"There ain't much time left," poet Jim Carroll once said. "You're born out of this insane abyss and you're going to fall back into it, so while you're alive, you might as well show your bare ass." In a life of mythic proportions, Carroll has followed his own advice, down to the sting of a needle in his vein. After reading Carroll's unabashedly honest poetry and work-in-progress journal, The Basketball Diaries, in the 1960s, Jack Kerouac observed, "At thirteen years of age, Jim Carroll writes better prose than 89 percent of the novelists working today."
Publication soon followed, then stardom as a literary prodigy. Carroll fell deep into heroin addiction, but he kept writing. He was featured in cover stories in Rolling Stone and Newsweek. He ran with Andy Warhol and Bob Dylan, Patti Smith and Allen Ginsberg. And just when it seemed the tsunami would crash, he retired to California to kick his drug habit.
Re-emerging with the Jim Carroll Band in 1980, the author-turned-musician dropped Catholic Boy, a reflection of the nihilistic, bomb-fearing culture that saw John Lennon gunned down in the street -- and one of the last great punk albums. Since then, Carroll has split his time between music and literature, adored by critics of both.
Eldren's Dark Side of the Moon, Bowie and Beatles Tribute
TicketsFri., Feb. 24, 8:00pm
TicketsSat., Feb. 25, 7:00pm
Eazy-E Tribute Show
TicketsSat., Feb. 25, 7:30pm
Charity Event; Comedians Stand Up - for Planned Parenthood
TicketsMon., Feb. 27, 7:30pm
Tonight at the Lion's Lair, 2022 East Colfax Avenue, Carroll bares his ass for Denver, once at 8 p.m. and again at 11. Tickets for the 21-and-over poetry performances are $27.50 per show and available at www.nipp.com. -- Adam Cayton-Holland
In 1991, Denver native and visually impaired musician Johnnie Johnson started Innervision Productions, a non-profit organization whose purpose is "to record, produce, and promote recording artists...who are physically disabled and/or disadvantaged." Group members have found their way onto both radio (low-power 88.1 FM) and television (channels 12 and 57). But they also play live. Starting today at 4 p.m., the Bottoms Up Tavern, 3124 South Parker Road in Aurora, will set the stage for some of Johnnie's posse to do their thang. Three members of the Innervision stable will be on hand to perform an eclectic set of old-school R&B and rock. A little DJ-spun dance music to fill the club-kid quotient will round out the evening.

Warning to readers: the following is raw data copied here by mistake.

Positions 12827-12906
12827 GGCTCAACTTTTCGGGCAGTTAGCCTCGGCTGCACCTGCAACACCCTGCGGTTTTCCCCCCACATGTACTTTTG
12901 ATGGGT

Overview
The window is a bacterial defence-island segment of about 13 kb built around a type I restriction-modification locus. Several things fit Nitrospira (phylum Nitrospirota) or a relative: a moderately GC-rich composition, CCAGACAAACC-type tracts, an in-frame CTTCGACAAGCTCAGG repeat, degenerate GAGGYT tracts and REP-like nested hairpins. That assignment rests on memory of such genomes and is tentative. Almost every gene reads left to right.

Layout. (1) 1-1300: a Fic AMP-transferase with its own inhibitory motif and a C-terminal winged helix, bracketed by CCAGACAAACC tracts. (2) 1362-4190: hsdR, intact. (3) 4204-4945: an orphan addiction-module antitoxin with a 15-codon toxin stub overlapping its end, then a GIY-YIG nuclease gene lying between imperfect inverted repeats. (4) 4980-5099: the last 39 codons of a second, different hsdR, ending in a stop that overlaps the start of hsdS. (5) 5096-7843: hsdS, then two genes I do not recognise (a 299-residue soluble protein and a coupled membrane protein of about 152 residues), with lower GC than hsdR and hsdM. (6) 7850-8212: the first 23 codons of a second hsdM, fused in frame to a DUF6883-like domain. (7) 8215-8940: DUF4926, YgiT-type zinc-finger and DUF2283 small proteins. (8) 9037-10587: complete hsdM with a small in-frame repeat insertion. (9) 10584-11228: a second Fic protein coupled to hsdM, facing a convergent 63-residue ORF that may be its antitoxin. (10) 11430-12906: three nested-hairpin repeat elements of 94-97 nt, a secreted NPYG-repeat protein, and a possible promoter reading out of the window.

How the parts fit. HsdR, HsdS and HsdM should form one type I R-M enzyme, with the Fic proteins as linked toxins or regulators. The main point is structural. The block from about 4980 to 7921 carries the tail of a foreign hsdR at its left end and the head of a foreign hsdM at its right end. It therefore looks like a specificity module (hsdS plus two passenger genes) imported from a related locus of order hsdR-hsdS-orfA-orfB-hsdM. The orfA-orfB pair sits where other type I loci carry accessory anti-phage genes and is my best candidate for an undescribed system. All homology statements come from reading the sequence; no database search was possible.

Tickets are $4 in advance, $5 at the door. For details, call 303-607-9560 or visit www.innervisionrecords.org. -- Cub Buenning
Finding the power of poetry
"Poetry helps counteract the isolation that leads to...despair," explains Catherine O'Neill Thorn. "It is filled with hope, with a vision for the future; it empowers young people with their own voices," adds Thorn, the executive director of Art From Ashes, a non-profit organization that provides art therapy for youth. For the past nine years, Thorn has conducted poetry workshops at different juvenile residential and treatment centers around the state, helping at-risk youth find their inner voices.
Her latest batch of poets will have the chance to speak their minds today at Phoenix Rising, a sampling of the fruits of summer workshops run by Art From Ashes. Poets ranging in age from twelve to 24 will gather at The Spot urban youth center, 2100 Stout Street, to expound on their often-difficult lives. Local guest poets will also perform. A block party with music, breakdancing and dunking booths will get things started at 2 p.m., and readings will begin at 7:30 p.m.
"It's an opportunity to listen to the voices of young people," Thorn says, "to find out what they think and feel." For more information, call 303-291-0442. -- Adam Cayton-Holland
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